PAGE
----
Create a microservice using Spring Boot

In this article we will cover the steps required to create a microservice using Spring Boot, deploy it to the Apache Tomcat server and access the endpoints using a REST client. In the example we will develop a service that exposes a POST operation which will allow registering clients, and a GET operation that will allow us to list the entered clients.

Step 1: Create a microservice using Spring Boot Generating the project with Spring Web starter

We will use Spring Initializr to generate the basic structure of the application including the necessary dependencies.

In each section of the page enter the values indicated below:

ProjectMaven Project
Spring Boot2.6.7 (default)

Project Metadata

Package namecom.jcodepoint.customer-service


Spring Web

Click on GENERATE button. A .zip file will be downloaded with the generated project.

Step 2: Import the project into Eclipse

In the downloads folder we would have to find the file, which contains all the project files. Unzip this file in the workspace folder.

The structure of the generated project is as follows:


Now we need to generate the project files for Eclipse. From a terminal and located in the root directory of the project, execute the following command:

mvn eclipse:eclipse

Right click on the Eclipse workspace to display the context menu and select the Import… option.


In the dialog that appears, select Existing Projects into Workspace (inside the General folder) and then click Next:


In the next dialog, check the Select root directory option and select the root folder of the project. Optionally, you can also select the Working set for the project:


Once the project has been imported, it should look like this in the Eclipse workspace:


Step 3: Implementing the Clients API

Our example will consist of a service with two endpoints for customer registration and listing respectively, for which we will first create the Customer class as a customer entity in our model:

package com.jcodepoint.customerservice;

public class Customer {
	private Integer id;
	private String firstName;
	private String lastName;
	private String location;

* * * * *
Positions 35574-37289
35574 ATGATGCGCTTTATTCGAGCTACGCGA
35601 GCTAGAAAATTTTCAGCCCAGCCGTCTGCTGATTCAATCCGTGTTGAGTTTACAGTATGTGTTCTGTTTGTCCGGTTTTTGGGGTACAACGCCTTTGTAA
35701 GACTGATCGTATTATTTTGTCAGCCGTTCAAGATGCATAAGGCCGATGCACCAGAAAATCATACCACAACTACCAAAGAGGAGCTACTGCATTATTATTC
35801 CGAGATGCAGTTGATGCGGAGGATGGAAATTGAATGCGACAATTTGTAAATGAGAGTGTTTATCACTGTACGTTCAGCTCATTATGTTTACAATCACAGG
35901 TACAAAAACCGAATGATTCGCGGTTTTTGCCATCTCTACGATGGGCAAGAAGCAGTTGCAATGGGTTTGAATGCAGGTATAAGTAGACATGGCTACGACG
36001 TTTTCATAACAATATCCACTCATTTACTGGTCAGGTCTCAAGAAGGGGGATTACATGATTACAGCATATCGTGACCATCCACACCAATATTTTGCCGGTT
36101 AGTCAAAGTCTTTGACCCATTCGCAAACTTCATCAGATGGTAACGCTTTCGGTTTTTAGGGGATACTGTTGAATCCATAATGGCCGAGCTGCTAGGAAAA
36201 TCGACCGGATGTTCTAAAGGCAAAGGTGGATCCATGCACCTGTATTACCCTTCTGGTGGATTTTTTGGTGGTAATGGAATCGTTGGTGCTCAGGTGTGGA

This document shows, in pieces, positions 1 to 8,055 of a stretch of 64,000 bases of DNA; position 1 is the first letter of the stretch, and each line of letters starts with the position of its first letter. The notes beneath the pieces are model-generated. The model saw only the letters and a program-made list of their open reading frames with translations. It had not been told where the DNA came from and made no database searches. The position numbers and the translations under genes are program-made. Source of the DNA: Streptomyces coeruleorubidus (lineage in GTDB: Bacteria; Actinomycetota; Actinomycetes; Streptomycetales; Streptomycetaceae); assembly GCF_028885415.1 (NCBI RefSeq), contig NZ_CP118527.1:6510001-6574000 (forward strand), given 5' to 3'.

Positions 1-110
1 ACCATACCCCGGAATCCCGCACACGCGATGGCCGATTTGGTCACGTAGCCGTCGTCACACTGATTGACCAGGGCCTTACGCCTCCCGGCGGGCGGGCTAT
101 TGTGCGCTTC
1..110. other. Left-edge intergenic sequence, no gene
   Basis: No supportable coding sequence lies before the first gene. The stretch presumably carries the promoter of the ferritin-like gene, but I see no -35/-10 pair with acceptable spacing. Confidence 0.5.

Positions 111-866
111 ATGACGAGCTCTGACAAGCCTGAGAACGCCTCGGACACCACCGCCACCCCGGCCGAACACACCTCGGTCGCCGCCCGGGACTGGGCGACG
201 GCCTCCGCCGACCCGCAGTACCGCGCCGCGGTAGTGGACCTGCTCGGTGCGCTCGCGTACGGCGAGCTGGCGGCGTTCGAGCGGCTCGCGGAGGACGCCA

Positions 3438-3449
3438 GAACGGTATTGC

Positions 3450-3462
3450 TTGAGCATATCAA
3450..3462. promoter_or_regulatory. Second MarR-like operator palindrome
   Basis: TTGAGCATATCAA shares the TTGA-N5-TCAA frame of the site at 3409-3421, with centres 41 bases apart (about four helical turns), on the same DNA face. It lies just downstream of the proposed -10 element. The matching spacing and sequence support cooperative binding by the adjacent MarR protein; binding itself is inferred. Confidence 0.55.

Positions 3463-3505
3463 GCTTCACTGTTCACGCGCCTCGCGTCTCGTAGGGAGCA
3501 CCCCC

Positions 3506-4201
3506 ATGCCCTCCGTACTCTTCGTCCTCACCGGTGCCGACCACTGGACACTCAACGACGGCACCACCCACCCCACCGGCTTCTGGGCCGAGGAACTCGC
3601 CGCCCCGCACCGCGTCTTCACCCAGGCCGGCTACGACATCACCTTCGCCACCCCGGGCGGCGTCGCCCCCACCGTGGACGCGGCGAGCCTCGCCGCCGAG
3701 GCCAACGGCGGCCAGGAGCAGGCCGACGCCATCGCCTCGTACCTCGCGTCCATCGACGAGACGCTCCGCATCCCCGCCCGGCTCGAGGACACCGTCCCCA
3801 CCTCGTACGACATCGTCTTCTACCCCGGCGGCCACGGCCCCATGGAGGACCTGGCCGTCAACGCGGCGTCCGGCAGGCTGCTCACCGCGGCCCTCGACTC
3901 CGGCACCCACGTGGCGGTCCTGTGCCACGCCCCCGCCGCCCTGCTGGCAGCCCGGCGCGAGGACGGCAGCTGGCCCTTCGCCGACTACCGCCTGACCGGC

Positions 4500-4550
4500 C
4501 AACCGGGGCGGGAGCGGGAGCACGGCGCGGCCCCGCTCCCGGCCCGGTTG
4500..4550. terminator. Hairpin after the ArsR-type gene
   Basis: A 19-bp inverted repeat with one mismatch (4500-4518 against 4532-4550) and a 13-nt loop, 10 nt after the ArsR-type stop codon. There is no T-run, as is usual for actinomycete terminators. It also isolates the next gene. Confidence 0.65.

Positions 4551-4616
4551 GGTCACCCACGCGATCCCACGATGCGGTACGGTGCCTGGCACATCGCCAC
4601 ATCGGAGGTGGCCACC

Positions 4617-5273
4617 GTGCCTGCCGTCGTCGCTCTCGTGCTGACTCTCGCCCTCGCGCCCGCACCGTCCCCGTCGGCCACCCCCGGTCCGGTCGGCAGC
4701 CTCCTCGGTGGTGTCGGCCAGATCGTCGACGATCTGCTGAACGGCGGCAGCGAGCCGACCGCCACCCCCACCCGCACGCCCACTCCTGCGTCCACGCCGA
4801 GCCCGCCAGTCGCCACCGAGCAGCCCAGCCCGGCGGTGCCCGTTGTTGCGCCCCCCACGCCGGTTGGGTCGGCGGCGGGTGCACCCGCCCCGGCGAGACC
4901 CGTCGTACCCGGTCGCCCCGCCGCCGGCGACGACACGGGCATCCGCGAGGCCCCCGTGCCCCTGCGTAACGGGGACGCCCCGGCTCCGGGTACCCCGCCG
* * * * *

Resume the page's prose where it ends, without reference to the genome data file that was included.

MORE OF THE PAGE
public Integer getId() {
		return id;
	public void setId(Integer id) { = id;
	public String getFirstName() {
		return firstName;
	public void setFirstName(String firstName) {
		this.firstName = firstName;
	public String getLastName() {
		return lastName;
	public void setLastName(String lastName) {
		this.lastName = lastName;
	public String getLocation() {
		return location;
	public void setLocation(String location) {
		this.location = location;

To finish creating a microservice with Spring Boot, we will create the CustomerController class to implement the RESTful service:

package com.jcodepoint.customerservice;

import java.util.ArrayList;
import java.util.HashMap;
import java.util.List;
import java.util.Map;
import org.springframework.web.bind.annotation.GetMapping;
import org.springframework.web.bind.annotation.PostMapping;
import org.springframework.web.bind.annotation.RequestBody;
import org.springframework.web.bind.annotation.RestController;

public class CustomerController {

    private static Map<Integer, Customer> customers = new HashMap<>(); 	
    public String addCustomer(@RequestBody Customer customer) { 
        customers.put(customer.getId(), customer); 
        return ""; 
    public List<Customer> getCustomers() { 
        return new ArrayList<Customer>(customers.values()); 

Note that:

  • A HashMap is used to store the entities entered through the POST operation.
  • The @RestController annotation marks the class as a RESTful service.
  • The class has two methods to implement POST and GET operations, for registration and query, respectively.

Step 4: Run and consume the microservice

For the purposes of this example we are going to deploy the microservice in our development environment and access the endpoints using a REST client.

To launch the application we execute the following Maven command from the terminal:

mvn spring-boot:run

The above command will deploy our application to the embedded Apache Tomcat server.

To access the endpoints we can use any REST client such as Postman, Insomnia, etc.

Consume POST service

Below is the access URL and the JSON of the body with the client data to be entered:


The service response shows status 200 OK, therefore the data was stored in the HashMap:


Consume GET service

Below is the access URL for the query operation. We hope that it lists the entities stored in the HashMap:


The service response shows status 200 OK and an array with the entity loaded in the previous service call:



In this article we have seen the necessary steps to create and test a REST API. The next step is to document our API for easy access to users. In this article we explain how to document APIs with Swagger.